La Santa Cecilia. From left, Marisol “La Marisoul” Hernandez, Miguel “Oso” Ramirez, Alex Bendaña, Jose “Pepe” Carlos.
Humberto Howard/Courtesy of the artist
Grammy Award-winning group La Santa Cecilia takes its name from the Catholic saint of musicians. It’s a fitting moniker; as if by divine intervention, the members of the band — Marisol Hernandez, Jose “Pepe” Carlos, Miguel “Oso” Ramirez, and Alex Bendaña — found each other in the sprawl of Los Angeles.
“I met Pepe Carlos on Olvera Street,” lead singer Marisol “La Marisoul” Hernandez recalls. “I was busking with the older musicians — my teachers who I learned all that beautiful, traditional Latin-American music from — and Pepe was busking with his little brother on the other side of the street.”
They formed a connection, and years later Hernandez roped in her friend, Oso, along with Alex Bendaña, to create La Santa Cecilia, a band “where we could make our own music, write about our own experiences [and] experiment with our influences,” she says. Those influences were vast. They heard Mexican accordions and horns in mariachi bands and fused those sounds with bossa nova, jazz and pop.
They came together to act on their individual, forward-thinking visions.
Some of that fusion is showcased on the centerpiece of the band’s self-titled album, out on Oct. 18. The song, “I’ve Been Thinking,” is about a shared, tragic experience.
“Oso, Alex, and I lost our fathers at different times,” Hernandez says. “It was a very big, big, big blow to the band and to us personally. We were all very close to our fathers, and I don’t know if I could go through this without my bandmates. I feel like this united us even more and we needed to write something and let out these feelings.”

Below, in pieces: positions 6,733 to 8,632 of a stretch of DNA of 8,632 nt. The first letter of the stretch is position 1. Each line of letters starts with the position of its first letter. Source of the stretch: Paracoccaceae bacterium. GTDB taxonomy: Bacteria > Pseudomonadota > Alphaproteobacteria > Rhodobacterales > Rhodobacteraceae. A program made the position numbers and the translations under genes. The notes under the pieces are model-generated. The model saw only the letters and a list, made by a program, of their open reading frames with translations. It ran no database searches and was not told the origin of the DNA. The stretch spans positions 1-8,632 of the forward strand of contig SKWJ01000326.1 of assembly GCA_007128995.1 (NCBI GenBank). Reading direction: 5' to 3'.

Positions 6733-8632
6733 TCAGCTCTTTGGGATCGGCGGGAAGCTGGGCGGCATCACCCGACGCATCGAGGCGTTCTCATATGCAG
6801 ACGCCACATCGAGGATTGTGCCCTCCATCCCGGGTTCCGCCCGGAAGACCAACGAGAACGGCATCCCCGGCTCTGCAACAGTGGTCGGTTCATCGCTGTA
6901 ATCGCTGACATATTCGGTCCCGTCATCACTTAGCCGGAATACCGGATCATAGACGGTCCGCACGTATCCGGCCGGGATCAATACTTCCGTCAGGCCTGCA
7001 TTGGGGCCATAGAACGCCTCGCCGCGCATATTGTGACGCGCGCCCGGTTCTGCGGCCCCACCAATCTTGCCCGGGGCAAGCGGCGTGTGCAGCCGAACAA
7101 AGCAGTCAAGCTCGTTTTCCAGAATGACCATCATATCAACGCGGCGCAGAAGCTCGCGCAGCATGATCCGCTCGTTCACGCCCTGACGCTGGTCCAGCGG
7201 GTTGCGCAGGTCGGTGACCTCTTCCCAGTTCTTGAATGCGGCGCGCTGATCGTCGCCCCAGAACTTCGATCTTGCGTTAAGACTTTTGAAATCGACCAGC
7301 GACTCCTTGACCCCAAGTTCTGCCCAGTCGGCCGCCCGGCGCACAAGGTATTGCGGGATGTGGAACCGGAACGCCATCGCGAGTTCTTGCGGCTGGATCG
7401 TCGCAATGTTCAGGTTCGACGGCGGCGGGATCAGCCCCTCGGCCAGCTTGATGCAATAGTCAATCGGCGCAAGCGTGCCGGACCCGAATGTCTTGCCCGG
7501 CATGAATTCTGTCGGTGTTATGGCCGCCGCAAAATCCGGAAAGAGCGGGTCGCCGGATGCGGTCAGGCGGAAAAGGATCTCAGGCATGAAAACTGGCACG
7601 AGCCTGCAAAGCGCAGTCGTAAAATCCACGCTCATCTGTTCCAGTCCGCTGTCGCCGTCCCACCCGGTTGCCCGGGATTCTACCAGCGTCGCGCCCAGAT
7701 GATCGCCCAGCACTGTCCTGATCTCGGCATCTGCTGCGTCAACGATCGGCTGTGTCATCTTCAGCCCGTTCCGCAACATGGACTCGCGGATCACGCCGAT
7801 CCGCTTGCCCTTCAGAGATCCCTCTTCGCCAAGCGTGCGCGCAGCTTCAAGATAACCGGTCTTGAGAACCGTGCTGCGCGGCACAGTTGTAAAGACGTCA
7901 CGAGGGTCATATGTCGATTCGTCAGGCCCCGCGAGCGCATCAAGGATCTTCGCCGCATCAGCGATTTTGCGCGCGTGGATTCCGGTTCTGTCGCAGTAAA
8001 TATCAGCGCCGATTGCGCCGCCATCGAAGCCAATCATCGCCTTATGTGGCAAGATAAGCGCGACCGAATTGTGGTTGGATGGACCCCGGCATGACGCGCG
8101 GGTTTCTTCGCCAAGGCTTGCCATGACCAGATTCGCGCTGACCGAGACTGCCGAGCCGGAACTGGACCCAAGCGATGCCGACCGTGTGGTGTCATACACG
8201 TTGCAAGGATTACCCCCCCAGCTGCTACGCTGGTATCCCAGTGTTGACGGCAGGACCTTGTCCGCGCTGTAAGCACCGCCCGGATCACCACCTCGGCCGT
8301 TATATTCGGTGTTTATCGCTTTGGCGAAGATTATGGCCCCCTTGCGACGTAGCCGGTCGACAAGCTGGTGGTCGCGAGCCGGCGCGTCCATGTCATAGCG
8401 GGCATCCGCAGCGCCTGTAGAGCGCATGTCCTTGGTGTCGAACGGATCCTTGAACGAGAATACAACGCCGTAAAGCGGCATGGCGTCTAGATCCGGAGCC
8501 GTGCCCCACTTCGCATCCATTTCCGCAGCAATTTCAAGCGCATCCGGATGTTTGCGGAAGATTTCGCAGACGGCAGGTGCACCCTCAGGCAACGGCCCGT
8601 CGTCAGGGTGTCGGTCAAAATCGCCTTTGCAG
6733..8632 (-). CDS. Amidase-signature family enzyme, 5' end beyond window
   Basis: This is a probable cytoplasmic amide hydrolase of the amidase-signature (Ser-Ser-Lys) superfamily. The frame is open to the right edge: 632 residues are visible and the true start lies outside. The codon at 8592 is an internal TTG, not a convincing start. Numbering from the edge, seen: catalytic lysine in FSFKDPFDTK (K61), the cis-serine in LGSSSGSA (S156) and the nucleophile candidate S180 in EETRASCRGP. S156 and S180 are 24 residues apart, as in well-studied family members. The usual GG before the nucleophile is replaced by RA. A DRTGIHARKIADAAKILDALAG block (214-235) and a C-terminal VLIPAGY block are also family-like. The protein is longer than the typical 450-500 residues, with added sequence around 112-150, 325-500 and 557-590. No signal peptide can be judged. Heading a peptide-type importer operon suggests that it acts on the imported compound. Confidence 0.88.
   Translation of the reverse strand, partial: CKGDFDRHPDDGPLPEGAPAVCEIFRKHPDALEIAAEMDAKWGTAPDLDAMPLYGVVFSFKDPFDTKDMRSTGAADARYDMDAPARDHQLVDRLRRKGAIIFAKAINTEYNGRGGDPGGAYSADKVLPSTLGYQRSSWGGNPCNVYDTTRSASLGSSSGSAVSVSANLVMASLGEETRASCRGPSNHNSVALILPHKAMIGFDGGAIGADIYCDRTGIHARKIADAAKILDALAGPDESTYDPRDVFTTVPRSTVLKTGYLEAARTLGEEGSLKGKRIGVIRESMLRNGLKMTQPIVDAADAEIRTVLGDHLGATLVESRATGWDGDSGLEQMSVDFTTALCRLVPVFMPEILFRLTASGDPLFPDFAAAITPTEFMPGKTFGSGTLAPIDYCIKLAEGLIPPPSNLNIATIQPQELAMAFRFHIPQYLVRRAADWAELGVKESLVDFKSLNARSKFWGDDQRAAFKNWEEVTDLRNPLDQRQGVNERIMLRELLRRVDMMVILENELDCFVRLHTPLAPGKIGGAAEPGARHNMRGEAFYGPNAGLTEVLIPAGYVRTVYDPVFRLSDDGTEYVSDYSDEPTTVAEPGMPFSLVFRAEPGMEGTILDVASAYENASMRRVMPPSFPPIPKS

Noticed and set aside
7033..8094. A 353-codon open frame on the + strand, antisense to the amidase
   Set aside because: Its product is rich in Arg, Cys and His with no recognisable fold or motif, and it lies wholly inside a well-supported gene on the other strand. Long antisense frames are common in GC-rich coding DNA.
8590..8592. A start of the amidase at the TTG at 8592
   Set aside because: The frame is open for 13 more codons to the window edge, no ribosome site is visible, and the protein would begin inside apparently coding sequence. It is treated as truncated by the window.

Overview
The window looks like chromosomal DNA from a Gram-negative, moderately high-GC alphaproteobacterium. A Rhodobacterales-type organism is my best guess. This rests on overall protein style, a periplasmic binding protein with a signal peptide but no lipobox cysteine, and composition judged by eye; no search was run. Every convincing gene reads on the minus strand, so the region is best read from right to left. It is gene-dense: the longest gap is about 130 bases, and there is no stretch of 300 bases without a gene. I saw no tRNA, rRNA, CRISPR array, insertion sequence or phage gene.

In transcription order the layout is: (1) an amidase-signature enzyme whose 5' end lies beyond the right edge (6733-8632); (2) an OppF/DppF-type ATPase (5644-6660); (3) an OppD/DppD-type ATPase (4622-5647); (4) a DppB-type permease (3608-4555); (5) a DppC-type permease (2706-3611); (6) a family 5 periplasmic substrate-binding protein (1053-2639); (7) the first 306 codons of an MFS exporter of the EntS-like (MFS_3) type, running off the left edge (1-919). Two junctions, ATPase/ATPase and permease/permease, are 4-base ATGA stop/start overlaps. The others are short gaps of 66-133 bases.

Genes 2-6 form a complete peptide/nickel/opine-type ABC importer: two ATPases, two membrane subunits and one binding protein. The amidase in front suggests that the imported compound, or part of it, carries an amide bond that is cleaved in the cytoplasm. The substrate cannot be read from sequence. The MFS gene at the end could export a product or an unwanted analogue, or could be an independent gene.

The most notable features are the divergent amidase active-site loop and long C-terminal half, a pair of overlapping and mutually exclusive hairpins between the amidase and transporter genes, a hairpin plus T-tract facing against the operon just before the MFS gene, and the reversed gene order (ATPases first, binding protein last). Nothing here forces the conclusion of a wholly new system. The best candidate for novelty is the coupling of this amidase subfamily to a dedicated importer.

La Santa Cecilia’s members have also all been affected to some degree by the recent political climate and the debate surrounding immigration.
“Our band member, Pepe Carlos, was undocumented for 27 years of his life. So much of our family history and lineage has to do with immigration and coming to this country and our experiences as bicultural people,” Ramirez says. “We chose to write a song called ‘Ice El Hielo’ in 2013. It was a song that changed our lives because we chose to write about our story from our perspective, what we live, what we feel. We chose to humanize the experience of the immigrant and what happens through deportations and separation of families. For us, it’s really important to always reflect that and use the platform that we have to speak out on issues.”
Still, for Hernandez, the band’s political messaging brims with hope.
“In La Santa Cecilia, we will always continue to raise, with pride, our flag of love, of where we come from: of being Mexican American, of being from Latin America and being born here in the United States,” Hernandez says. “And whether people like it or not, we are as American as apple pie and tacos.”